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07.03.09

Palin Resignation: 11 Theories Why

Sarah Palin's holiday-eve decision to resign as governor blindsided TV commentators and bloggers who scrambled to come up with an explanation. The Daily Beast's presents a roundup of insta-reactions.

Plus: Read more of The Daily Beast's coverage of Palin's resignation and the GOP implosion.

THEORY 1: VANITY FAIR HURT HER FEELINGS
Palin locks horns with the media on a regular basis, and the most recent addition to America’s Palin-bashing oeuvre—Todd Purdum’s 10,000-word Vanity Fair profile—was a doozy. Palin’s closest colleagues ridiculed her with nicknames like “Little Shop of Horrors,” accusations of incompetence and a personality disorder, and leaked personal emails. Alluding to Palin’s notoriously thin skin when it comes to media criticism (last week, an amateur blogger named “Celtic Diva” prompted Palin to ask for the president to intervene), Talking Points Memo’s Josh Marshall characterized Palin’s resignation speech as “a colossal sulk… an effort on her part to ingeniously combine anti-liberal media-bias agitation with Christianist politics by portraying herself as having been crucified by the liberal media.”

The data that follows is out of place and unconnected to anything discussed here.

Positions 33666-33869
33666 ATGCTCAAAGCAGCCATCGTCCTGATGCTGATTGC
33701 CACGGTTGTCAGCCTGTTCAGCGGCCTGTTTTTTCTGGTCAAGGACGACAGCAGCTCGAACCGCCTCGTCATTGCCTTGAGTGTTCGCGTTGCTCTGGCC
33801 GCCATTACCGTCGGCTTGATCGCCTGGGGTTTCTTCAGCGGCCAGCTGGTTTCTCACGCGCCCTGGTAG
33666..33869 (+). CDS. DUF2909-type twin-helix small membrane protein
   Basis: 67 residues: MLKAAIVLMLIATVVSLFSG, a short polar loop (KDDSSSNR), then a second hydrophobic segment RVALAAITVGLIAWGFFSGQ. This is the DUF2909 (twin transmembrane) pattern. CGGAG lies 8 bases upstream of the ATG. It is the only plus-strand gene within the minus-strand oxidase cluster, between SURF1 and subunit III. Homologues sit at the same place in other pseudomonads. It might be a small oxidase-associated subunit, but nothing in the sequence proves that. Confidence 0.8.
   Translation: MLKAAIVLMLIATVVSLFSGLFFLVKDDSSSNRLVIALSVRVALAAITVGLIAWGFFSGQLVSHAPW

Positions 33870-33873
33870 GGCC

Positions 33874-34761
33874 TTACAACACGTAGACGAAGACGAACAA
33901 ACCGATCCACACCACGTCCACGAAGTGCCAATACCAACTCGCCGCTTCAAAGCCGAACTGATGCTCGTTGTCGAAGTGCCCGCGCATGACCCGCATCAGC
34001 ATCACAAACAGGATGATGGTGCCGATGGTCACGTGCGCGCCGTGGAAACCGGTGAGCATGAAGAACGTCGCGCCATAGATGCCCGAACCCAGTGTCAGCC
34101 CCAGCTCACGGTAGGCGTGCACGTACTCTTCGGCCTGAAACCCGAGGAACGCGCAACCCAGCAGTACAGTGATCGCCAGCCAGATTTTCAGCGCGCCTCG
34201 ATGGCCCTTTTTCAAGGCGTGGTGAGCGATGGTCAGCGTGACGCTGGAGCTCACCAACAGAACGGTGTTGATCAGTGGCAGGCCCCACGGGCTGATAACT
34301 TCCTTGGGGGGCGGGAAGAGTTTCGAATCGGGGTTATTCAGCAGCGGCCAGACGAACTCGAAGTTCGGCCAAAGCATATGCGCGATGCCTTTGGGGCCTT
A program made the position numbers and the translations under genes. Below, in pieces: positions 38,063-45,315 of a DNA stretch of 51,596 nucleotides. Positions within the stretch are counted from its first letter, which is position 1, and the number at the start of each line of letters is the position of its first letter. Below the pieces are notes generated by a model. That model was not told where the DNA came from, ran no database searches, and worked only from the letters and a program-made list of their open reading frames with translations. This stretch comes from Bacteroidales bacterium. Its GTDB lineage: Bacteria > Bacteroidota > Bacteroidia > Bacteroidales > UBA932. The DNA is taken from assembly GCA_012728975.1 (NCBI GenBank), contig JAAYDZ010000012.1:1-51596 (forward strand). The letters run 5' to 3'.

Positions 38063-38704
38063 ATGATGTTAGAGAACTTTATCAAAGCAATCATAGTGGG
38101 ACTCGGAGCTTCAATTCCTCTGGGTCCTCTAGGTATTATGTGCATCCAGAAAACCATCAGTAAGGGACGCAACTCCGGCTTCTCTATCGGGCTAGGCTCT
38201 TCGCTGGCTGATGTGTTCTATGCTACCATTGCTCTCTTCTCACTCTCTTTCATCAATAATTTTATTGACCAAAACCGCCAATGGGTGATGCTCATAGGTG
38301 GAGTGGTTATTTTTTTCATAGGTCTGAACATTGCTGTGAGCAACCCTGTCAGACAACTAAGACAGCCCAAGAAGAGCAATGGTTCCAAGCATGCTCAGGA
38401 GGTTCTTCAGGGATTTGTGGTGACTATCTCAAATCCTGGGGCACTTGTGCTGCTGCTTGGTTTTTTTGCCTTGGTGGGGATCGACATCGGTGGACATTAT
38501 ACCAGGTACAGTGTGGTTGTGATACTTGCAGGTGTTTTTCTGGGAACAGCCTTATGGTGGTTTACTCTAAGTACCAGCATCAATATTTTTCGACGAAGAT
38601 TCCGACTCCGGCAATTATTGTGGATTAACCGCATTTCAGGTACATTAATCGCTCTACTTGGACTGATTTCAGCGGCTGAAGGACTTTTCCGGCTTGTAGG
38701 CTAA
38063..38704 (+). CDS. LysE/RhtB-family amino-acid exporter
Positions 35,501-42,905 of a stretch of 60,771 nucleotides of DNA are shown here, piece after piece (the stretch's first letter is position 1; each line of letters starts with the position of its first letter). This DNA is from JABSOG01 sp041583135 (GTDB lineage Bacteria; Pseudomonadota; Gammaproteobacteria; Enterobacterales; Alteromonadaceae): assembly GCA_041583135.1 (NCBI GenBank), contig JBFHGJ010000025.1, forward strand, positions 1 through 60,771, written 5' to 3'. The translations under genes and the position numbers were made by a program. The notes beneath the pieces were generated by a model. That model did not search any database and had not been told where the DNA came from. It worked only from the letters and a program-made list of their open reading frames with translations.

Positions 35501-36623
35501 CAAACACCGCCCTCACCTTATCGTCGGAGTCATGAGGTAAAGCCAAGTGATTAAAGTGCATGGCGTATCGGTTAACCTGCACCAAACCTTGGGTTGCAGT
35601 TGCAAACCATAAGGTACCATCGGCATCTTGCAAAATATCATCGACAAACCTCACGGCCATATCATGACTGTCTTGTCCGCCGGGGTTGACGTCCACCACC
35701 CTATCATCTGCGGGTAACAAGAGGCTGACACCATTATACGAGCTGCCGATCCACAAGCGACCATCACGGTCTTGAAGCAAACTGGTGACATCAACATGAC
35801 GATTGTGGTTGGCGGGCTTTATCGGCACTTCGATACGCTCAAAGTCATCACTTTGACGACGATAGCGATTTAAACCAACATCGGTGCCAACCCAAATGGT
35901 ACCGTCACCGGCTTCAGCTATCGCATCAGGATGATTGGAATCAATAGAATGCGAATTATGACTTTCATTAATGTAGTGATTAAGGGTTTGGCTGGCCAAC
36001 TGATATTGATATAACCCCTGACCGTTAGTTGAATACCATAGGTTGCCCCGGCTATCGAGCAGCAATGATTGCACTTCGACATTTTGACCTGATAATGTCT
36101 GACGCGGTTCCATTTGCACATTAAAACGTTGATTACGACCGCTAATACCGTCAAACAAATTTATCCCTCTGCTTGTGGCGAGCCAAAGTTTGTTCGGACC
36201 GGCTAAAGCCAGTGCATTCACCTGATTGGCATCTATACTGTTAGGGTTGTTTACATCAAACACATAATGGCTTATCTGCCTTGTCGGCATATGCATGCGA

And really, what better way to screw the media than making such a huge announcement on a holiday weekend? Gripes Politico’s Ben Smith: “So much for today being a slow news day.”

THEORY 2: SHE’S RUNNING FOR PRESIDENT
When Palin first announced she would not seek re-election, the conventional wisdom was that she would be running for president in 2012. As recently as last week, the governor was fundraising aggressively for her political action committee, SarahPAC. Early Palin adopter Bill Kristol wrote on The Weekly Standard's blog that, if Palin's still aiming for the White House, resignation is "an enormous gamble—but it could be a shrewd one" so she can work on her presidential chops without neglecting state duties:

And haven't conservatives been lamenting the lack of a national leader? Well, now she'll try to be that. She may not succeed. Everything rests on her talents, and on her performance. She'll be under intense and hostile scrutiny, and she'll have to perform well.